Our team of professionals delivers an unequaled combination of significant not-for-profit experience, exceptional “hands on” capabilities, and commitment to your organization that will provide value-added service including: financial statement audit, single audit, IRS Form 990 and consulting related to governance matters. We are committed to a smooth transition, proactive management and continuous communication with an integrated service team that provides technical accounting, auditing, tax and risk management.
We know not-for-profits:
We provide value beyond the audit:
Our passion for client service is evidenced by our deep involvement in these client and community organizations. We currently serve all industries within the not-for-profit spectrum:
The firm, its partners, and its professional staff hold various types of memberships in the sector's leading organizations including the National Association of College and University Business Officers, ASAE, and the Society for Nonprofit Organizations.
While we possess all of the expected technical abilities, clients tell us our value in the not-for-profit area extends far beyond the numbers. The following three industry topics, in which we have specific skills, have been instrumental in the process and operational improvements of several NFP organizations:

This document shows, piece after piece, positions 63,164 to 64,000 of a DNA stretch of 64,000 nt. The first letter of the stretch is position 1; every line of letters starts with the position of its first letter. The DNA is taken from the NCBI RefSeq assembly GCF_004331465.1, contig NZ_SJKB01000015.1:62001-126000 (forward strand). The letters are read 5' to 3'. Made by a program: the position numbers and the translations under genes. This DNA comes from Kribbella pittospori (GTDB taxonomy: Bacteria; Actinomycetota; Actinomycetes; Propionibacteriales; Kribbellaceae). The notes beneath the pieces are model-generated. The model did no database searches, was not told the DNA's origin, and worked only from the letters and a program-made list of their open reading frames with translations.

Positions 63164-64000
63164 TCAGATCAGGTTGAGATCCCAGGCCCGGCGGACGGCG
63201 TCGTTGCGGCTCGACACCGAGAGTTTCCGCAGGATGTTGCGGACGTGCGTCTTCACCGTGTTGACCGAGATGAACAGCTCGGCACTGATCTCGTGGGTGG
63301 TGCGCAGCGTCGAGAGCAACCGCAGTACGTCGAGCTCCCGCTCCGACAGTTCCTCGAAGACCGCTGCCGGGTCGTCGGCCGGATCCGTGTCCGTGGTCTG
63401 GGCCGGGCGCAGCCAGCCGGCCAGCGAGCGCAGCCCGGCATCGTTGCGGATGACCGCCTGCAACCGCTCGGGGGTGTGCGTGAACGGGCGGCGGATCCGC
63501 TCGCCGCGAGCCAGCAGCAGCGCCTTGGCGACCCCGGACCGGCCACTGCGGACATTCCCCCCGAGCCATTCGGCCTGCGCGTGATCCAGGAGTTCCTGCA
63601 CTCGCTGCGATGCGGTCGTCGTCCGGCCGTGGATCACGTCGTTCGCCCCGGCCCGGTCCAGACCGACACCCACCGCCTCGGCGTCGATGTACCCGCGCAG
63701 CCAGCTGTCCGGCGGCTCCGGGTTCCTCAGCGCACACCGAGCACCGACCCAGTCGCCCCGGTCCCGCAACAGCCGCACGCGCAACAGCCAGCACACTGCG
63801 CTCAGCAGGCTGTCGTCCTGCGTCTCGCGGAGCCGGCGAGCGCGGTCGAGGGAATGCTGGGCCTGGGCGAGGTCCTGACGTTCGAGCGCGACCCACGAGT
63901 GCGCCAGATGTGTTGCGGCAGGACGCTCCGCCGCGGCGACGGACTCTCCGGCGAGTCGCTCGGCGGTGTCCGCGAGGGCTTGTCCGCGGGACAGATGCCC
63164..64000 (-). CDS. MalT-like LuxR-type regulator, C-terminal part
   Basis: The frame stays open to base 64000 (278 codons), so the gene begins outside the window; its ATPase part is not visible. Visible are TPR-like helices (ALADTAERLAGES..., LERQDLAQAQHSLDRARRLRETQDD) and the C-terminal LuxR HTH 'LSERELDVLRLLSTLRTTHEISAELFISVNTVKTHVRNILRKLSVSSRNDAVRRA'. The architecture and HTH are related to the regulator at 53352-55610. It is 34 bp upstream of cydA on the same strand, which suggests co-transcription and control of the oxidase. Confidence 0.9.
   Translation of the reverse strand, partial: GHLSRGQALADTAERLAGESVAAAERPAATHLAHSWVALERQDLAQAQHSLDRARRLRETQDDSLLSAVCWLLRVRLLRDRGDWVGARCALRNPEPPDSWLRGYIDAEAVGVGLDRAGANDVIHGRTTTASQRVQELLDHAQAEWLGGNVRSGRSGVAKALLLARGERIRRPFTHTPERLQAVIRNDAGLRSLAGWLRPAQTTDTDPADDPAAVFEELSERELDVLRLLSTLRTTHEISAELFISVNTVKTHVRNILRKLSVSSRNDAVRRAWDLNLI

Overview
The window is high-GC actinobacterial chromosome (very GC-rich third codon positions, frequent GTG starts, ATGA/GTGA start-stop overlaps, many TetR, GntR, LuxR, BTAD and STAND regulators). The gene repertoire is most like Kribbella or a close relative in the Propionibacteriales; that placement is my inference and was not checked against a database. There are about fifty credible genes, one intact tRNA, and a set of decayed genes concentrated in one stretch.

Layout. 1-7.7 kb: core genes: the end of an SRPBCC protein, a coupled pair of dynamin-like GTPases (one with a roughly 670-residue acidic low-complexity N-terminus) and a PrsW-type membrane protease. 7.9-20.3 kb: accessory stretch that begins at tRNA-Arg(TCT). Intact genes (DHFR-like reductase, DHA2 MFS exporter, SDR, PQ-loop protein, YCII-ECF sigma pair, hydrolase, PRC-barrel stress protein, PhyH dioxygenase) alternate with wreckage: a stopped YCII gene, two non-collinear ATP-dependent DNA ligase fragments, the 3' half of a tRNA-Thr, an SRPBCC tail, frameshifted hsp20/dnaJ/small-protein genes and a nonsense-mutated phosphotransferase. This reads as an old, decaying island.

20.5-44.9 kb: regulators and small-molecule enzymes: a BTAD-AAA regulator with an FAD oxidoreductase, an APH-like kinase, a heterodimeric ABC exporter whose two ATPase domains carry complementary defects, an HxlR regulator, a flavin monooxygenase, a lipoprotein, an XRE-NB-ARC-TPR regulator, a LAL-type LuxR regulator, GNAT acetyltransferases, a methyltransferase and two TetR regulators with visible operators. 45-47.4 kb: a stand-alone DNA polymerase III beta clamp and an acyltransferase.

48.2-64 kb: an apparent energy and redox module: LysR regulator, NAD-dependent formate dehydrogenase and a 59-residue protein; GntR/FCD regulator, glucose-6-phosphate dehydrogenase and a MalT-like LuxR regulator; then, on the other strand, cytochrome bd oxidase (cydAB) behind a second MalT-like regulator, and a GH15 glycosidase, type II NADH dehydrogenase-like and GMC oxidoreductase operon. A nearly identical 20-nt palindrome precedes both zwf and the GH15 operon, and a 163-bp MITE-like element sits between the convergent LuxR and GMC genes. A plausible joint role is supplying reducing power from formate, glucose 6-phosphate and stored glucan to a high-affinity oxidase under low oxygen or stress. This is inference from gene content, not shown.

Effective Management & Board Conduct
NFP Management Leading Practices
The Role of Trustees
Hosted at UHY’s Training Center in Farmington Hills
Thursday August 17 2017 | 8:00AM - 10:30AM
On June 29, President Obama signed into law two major trade bills: (1) the Trade Preference Extension Act of 2015 (TPE); and (2) and the Trade Priorities and Accountability Act of 2015 (TPA).
In order to deduct charitable contributions on your personal return, you must adhere to the following guidelines.
The FASB (Financial Accounting Standards Board) and the IASB (International Accounting Standards Board) issued Revenue From Contracts With Customers, ASC 606 and IFRS 15, the converged standard for revenue recognition. This news will affect most entities: public, private and nonprofit.
In September 2015, the IRS issued a proposed regulation that would have provided charitable organizations an alternative method for substantiating charitable donations. The proposed regulation was going to permit, but not require, charitable organizations to complete and file a new, optional form in order for a donor to receive a deduction.
In 2015, the Financial Accounting Standards Board (FASB) drafted an updated lease accounting standard to recognize lease liabilities on the balance sheet with corresponding right-of-use assets. In May 2013, The FASB issued a proposed Accounting Standards Update, Leases (Topic 842). Since the proposed standard was issued, FASB deliberated proposals in the May 2013 Exposure Draft. Recently, the Board updated the Standard for two items: an exception to the lease classification test and an effective date for adoption of the standard.
Mass shootings that make headlines similar to what we saw as a result of the Orlando tragedy not only generate a nation-wide flood of donations for the victims and their families, but also a spike in scamming activities including attempts to gain money or private taxpayer information.
The FBI has issued a threat advisory to charitable organizations and nonprofits in the US and Canada. A Nigerian criminal network has already targeted more than two dozen organizations with a sophisticated, multi-step wire fraud scheme.